Guava has long history in Hawaii
Guava has been in Hawaii for a long time and was food to Native Hawaiians, although its name has Spanish roots.
In 1900, Robert Rycroft, with his son Walter, started the first commercial production of guava in Pohoiki and made jams and jellies. Then in Hilo, various individuals opened businesses from 1946-1947 to start making guava jams and jellies.
Harumi Kaneko, George Lycurgus, and Kreston Nagao produced guava jams and jellies in the Waiakea Kai and the Hilo Industrial areas. In 1965 George Lycurgus sold his Niolopa operations to Suisan Company Ltd. and Norman Koshiyama purchased Kaneko Jelly Company from the Kaneko family in 1971.
Today, I do not think any of these companies are in existence. I see some guava orchards around town, some well-maintained and some looking abandoned. I hope there could be a resurgence of this industry as this “berry” has many wonderful uses and is good for our health.
When we are on Oahu, we may go to DeeLite Bakery for their guava chiffon cake.
Here is Linda Stradley’s version of Guava Chiffon Cake, like the famous bakery’s cake.
Guava Chiffon Cake
Preheat oven to 325 degrees. Cover cooling racks with plastic wrap.
In a bowl of an electric mixer, sift together:
2 1/4 cups cake flour
3/4 cup sugar
1 tablespoon baking powder
1 teaspoon salt
1/2 cup canola oil
1 cup frozen guava juice concentrate, thawed, and undiluted
5 egg yolks, slightly beaten
2 drops red food coloring (optional)
Beat with paddle attachment at medium speed for 2 minutes until just smooth. Remove from bowl (this is when it is good to have a second bowl) and set aside. Clean bowl completely and dry. Using the whipping attachment, beat:
8 egg whites, at room temperature
1/2 teaspoon cream of tartar
When soft peaks form, add:
1/2 cup sugar, one tablespoon at a time
Beat until stiff peaks form
Using a rubber spatula, gently fold 1/3 of cake mixture into the egg white mixture until just barely mixed. Gently fold in the remaining mixture just until incorporated and do not over-mix.
Pour into two round, ungreased 9-inch cake pans filled to the top, smooth top with a rubber spatula. Bake 35-40 minutes or until a toothpick inserted in the center comes out clean. To prevent the cake from falling, do not open the oven door until near the end of the minimum baking time. Remove from oven when done and immediately invert the cakes onto the prepared wire racks to cool completely. Cool with pan in place — do not remove cake from cake pans. When the cakes are cool, gently remove from the pans.
Place cakes in the refrigerator until well chilled.
Prepare guava frosting.
In a large bowl, beat until soft peaks form:
1 1/2 cups heavy cream
Gradually add, beating until still peaks form:
1/3 cup powdered sugar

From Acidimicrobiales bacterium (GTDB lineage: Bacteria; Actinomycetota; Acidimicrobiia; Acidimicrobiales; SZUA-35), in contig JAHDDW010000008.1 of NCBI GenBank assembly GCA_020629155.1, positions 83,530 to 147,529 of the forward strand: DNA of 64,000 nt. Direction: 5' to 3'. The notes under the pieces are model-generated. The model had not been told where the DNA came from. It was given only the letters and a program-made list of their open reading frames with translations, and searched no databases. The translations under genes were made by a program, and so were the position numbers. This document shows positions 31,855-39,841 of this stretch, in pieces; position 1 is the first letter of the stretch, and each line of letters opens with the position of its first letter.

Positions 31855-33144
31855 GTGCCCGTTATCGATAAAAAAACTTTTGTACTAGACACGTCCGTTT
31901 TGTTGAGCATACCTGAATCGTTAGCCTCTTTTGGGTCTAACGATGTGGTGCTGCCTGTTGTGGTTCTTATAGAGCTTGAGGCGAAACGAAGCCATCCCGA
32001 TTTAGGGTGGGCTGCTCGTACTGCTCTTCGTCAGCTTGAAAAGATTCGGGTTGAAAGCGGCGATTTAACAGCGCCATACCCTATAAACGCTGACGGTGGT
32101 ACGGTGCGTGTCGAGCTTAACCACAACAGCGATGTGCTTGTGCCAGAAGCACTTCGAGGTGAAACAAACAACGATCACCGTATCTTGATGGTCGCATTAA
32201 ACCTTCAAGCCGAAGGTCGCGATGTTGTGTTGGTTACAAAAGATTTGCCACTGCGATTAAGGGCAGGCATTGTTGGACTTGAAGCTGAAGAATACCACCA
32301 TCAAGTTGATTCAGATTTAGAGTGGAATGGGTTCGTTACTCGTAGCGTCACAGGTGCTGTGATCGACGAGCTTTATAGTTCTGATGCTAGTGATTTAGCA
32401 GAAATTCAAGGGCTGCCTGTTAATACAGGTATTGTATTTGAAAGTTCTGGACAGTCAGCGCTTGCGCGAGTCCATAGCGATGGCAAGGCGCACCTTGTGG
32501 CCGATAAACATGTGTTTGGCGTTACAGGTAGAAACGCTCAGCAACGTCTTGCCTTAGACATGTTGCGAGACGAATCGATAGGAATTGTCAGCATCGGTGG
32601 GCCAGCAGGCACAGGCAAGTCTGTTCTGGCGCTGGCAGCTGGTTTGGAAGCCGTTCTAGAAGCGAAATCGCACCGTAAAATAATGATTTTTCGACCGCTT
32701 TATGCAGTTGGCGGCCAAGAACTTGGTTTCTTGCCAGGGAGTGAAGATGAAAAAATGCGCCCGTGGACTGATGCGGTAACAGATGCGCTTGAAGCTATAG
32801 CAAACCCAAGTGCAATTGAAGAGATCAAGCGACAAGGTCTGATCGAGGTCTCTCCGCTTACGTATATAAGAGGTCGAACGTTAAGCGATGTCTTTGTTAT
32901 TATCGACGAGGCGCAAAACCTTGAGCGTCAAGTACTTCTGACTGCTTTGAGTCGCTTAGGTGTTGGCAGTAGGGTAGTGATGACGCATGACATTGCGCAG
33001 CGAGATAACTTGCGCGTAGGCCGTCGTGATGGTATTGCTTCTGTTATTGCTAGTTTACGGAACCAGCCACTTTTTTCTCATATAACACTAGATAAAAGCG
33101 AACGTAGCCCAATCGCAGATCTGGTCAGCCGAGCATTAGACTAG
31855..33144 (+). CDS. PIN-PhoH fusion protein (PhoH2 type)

Fold in, blending well:
1/2 cup frozen guava juice concentrate, thawed and undiluted
Store in refrigerator until ready to spread on the cake.
When the cake is well chilled, remove from refrigerator.
Make the guava topping while cake is in refrigerator.
In a small bowl, combine:
2 tablespoons cornstarch
2 tablespoons water
In a small saucepan, over medium-high heat, bring just to a boil:
1 1/4 cups frozen guava juice concentrate, thawed and undiluted
Cook until just boiling, reduce heat to low. Add cornstarch slurry and stir until mixture thickens to a sauce-like consistency. Remove from heat and let cool to lukewarm before spreading on the cake.
Place one cake layer onto a cake plate and spread top with 1/2 cup of lukewarm guava topping with the remaining cake layer. To keep the cake from sliding to one side, insert a long wooden skewer into the middle and all the way to the bottom. Spread frosting on sides and top of the cake.
Spread the remaining guava topping on top of the cake. Store cake in refrigerator until ready to serve.
The Malay name for guava is Jambu Portugis which could mean it was brought to Malaysia by the Portuguese explorers.
In India, the leaves are used to treat wounds and toothaches. In the Philippines, the leaves and roots are used to treat swollen gums and the fruit eaten to treat throat inflammation. Made into a thick paste, it is applied to boils, ulcers, and open wounds. Like the Hawaiians, the leaves are chewed to treat diarrhea.
Guava is rich in Vitamin C, with one medium fruit containing 150 mg of vitamin C, with a good amount of vitamin A, potassium, calcium and 9 grams of dietary fiber.
Guava is also a source of the carotenoid called lycopene, a wonderful antioxidant, also found in tomatoes.
Please feel free to e-mail me at firstname.lastname@example.org if you have a question. Bon appetit until next week.
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